Avicii Concert Sends 36 Fans to Hospital with Drug & Alcohol Related Injuries

Electronic dance music is no stranger to injury, but not normally on such a large scale. An Avicii concert sent 36 people to the hospital after they were injured at Boston's TD Garden Wednesday night. Over 50 people were treated, mostly for injuries related to dehydration, alcohol and drug use, according to the Boston EMS. Those treated were primarily between the ages of 16 and 25, and many of those who weren't sent to the hospital were released to their parents.

Those who were admitted to the hospital due to injuries related to drug and alcohol use seem to have been intoxicated prior to the show. A spokesperson for LiveNation made a statement claiming that many of those sent to the hospital were outside the venue, since they were already too intoxicated to allow in. Although the venue had a one-beer limit, Michael Bosse, deputy superintendent for Boston EMS, said that many attendees had entered the show already intoxicated. Although there were no fatalities, so many people were admitted to hospitals that Boston had to declare a "Level 2 Mass Casualty" incident to prepare hospitals for the influx of patients.

The Swedish house music DJ weighed in on the incident this morning, sending his condolences to those who were injured and their families via Twitter.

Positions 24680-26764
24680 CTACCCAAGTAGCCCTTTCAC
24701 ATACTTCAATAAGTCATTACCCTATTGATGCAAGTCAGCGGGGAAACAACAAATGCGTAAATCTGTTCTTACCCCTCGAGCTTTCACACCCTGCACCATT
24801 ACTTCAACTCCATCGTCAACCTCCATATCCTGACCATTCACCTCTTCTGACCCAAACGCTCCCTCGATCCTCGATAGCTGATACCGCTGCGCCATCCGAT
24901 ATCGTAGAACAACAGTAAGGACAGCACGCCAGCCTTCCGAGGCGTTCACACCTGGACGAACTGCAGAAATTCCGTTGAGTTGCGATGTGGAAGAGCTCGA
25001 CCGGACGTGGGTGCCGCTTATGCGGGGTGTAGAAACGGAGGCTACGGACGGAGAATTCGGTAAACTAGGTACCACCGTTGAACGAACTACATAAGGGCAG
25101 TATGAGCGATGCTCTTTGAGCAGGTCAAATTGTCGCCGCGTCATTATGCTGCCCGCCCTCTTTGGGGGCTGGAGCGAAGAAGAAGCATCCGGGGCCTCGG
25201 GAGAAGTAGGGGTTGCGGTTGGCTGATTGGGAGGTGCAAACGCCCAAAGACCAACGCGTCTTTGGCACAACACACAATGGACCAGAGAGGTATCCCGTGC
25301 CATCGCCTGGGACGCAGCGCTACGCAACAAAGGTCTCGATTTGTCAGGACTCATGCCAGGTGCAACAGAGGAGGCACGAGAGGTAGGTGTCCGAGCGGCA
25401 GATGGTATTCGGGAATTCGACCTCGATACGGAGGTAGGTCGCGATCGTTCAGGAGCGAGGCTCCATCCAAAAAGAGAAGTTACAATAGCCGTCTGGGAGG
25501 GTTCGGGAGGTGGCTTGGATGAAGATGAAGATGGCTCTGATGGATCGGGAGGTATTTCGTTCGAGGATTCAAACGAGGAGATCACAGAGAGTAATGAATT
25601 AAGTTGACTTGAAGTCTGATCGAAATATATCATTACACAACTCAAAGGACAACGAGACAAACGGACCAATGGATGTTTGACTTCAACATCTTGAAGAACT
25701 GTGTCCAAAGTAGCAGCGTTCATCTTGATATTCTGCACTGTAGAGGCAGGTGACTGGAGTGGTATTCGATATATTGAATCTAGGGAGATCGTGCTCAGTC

Tim Caputo, a reporter for Boston station WHDH, has been tweeting about the incident. Caputo tweeted that 15 ambulances were lined up around the TD Garden, and quoted one worked who said there was "vomit everywhere."

This isn't the first time fans have been hospitalized at an Avicii concert. 29 concert goers were hospitalized during his concert in Toronto's Rogers Centre in May. But it's not just Avicii's concert that have seen incidents like this; dangerous levels of experimentation with drugs and alcohol plague the EDM community. This news comes just days after two men were declared dead at the Electric Daisy Festival in Las Vegas and two years after similar deaths occurred at the festival. Obviously, this reckless level of intoxication can't be blamed on the music but on the heavy partying culture some of its fans create — Caputo tweeted that the majority of fans he saw at the concert were either sober or more responsible.